Businesses need to do more to tackle gender inequality and sexism in the construction industry, according to a report from the Royal Institution of Chartered Surveyors (RICS).
The survey of 1,000 people found that nearly a third (30%) of women cite a fear of sexism as holding them back from pursuing senior roles in construction. Four in 10 (39%) of those polled said that companies are not doing enough to attract women into the sector.
Outdated attitudes are also an issue; 35% of workers believed men were better-suited for the skillset needed in construction. This attitude was more prevalent among male workers, with 38% stating their skills were more suitable than those of female colleagues.
However, respondents were overall quite optimistic about the future. Nearly half (46%) thought the gender pay gap will be less than 15% by April 2018, and 12% thought there would be no gap at all by then.
Sean Tompkins, chief executive officer of the RICS, said that the findings highlight that achieving gender equality in construction requires significant commitment from organisations.
“People often come at diversity from the perspective of it as an issue to be addressed,” he said. “RICS believes it should be approached from the other way round; diversity and an inclusive culture where you feel entirely comfortable being yourself in the workplace has to be embedded as part of your business strategy and DNA, because you cannot afford to not have a diverse workforce today and for the future. Increasingly clients will expect it and to win the war for talent you will need a diversity of visible role models.”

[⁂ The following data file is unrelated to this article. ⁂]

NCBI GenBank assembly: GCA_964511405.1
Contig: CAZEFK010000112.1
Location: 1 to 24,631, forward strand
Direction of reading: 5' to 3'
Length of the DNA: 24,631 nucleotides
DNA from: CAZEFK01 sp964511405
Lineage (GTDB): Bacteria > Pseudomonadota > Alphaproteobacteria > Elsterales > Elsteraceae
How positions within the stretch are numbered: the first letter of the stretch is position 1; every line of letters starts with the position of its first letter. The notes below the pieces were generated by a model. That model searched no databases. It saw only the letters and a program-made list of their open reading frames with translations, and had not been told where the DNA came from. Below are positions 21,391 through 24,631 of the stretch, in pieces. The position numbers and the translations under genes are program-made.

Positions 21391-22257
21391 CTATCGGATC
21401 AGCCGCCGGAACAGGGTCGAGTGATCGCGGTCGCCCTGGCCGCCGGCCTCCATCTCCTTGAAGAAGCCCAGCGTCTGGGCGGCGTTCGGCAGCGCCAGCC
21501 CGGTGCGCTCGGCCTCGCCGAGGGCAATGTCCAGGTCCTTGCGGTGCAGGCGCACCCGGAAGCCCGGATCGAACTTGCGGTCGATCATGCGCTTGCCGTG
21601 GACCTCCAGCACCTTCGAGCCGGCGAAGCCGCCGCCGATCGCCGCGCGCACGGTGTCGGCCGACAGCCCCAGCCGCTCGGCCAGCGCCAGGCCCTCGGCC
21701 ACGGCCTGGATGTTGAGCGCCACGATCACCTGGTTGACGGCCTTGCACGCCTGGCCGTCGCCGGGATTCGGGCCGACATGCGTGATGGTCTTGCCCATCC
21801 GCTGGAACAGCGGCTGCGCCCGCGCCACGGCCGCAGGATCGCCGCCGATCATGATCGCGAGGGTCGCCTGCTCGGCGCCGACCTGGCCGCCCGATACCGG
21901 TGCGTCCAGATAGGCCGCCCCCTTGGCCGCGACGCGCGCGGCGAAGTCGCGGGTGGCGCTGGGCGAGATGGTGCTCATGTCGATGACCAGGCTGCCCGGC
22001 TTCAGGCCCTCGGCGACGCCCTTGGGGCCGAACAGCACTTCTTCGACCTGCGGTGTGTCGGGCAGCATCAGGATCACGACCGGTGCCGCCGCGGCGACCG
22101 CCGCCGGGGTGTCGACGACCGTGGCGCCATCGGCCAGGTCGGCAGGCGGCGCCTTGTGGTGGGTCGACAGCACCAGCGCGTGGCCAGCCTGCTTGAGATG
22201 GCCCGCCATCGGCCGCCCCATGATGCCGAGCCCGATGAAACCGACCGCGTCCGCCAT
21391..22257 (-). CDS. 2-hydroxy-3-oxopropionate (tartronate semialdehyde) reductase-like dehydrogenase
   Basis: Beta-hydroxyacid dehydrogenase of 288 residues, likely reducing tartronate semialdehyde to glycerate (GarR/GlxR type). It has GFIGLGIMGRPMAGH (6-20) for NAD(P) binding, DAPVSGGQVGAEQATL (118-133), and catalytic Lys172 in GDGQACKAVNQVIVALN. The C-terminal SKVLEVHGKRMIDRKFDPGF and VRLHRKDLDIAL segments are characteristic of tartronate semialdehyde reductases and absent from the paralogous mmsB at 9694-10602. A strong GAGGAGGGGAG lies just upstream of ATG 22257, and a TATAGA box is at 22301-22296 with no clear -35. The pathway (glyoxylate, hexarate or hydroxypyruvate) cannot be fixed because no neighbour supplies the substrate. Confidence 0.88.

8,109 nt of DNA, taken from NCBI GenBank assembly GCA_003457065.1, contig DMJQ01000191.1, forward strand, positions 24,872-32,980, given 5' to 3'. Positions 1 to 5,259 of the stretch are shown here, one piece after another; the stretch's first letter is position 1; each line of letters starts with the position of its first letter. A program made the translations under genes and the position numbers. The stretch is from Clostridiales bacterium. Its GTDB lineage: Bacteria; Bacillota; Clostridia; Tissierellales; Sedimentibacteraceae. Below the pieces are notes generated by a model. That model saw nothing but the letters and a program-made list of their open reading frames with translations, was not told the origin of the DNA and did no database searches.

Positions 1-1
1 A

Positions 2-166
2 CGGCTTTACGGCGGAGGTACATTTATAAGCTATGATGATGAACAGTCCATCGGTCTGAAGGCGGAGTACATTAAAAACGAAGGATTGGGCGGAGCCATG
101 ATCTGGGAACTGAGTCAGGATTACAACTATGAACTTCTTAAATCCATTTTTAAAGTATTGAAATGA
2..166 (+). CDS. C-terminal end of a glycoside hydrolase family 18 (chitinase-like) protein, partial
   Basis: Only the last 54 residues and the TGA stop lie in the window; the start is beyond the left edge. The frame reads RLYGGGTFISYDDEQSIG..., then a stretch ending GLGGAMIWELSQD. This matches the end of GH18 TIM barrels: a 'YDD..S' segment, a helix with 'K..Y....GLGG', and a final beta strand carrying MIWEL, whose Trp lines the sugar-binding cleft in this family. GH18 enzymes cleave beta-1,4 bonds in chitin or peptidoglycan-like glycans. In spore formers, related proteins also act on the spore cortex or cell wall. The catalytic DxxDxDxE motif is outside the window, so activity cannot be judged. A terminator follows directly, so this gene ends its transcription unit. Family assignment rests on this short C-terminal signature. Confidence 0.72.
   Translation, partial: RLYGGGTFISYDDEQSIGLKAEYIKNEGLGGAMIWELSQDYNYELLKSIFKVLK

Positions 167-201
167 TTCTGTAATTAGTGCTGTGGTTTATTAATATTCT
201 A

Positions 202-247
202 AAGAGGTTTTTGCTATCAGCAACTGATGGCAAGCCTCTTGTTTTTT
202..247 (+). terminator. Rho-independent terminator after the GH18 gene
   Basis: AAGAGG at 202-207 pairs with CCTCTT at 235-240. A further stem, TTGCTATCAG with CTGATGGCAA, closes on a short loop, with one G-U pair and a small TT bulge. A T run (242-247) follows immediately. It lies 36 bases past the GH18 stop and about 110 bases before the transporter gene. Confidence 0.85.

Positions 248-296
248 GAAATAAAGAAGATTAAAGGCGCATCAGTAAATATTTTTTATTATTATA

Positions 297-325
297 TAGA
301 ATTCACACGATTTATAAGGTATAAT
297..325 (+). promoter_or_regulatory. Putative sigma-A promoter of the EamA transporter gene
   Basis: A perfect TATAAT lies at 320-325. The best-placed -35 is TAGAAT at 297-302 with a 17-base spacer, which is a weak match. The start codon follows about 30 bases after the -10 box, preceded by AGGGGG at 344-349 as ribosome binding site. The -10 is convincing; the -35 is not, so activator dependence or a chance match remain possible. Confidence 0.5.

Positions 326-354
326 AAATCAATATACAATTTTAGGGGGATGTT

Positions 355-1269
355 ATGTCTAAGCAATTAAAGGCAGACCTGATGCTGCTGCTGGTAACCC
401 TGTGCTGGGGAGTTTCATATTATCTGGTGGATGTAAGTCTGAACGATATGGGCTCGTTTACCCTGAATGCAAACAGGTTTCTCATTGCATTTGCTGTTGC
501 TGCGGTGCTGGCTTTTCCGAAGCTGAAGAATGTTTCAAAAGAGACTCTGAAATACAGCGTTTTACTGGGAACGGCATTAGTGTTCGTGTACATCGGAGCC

Tompkins highlighted flexible working as a simple step firms could take to achieve greater equality. “In addition to tackling gender stereotyping and investing in training to upskill female colleagues, our findings confirm that flexible working is key, with more than a third of women [35%] identifying more flexible hours as a means to encourage them to stay in the sector,” he said.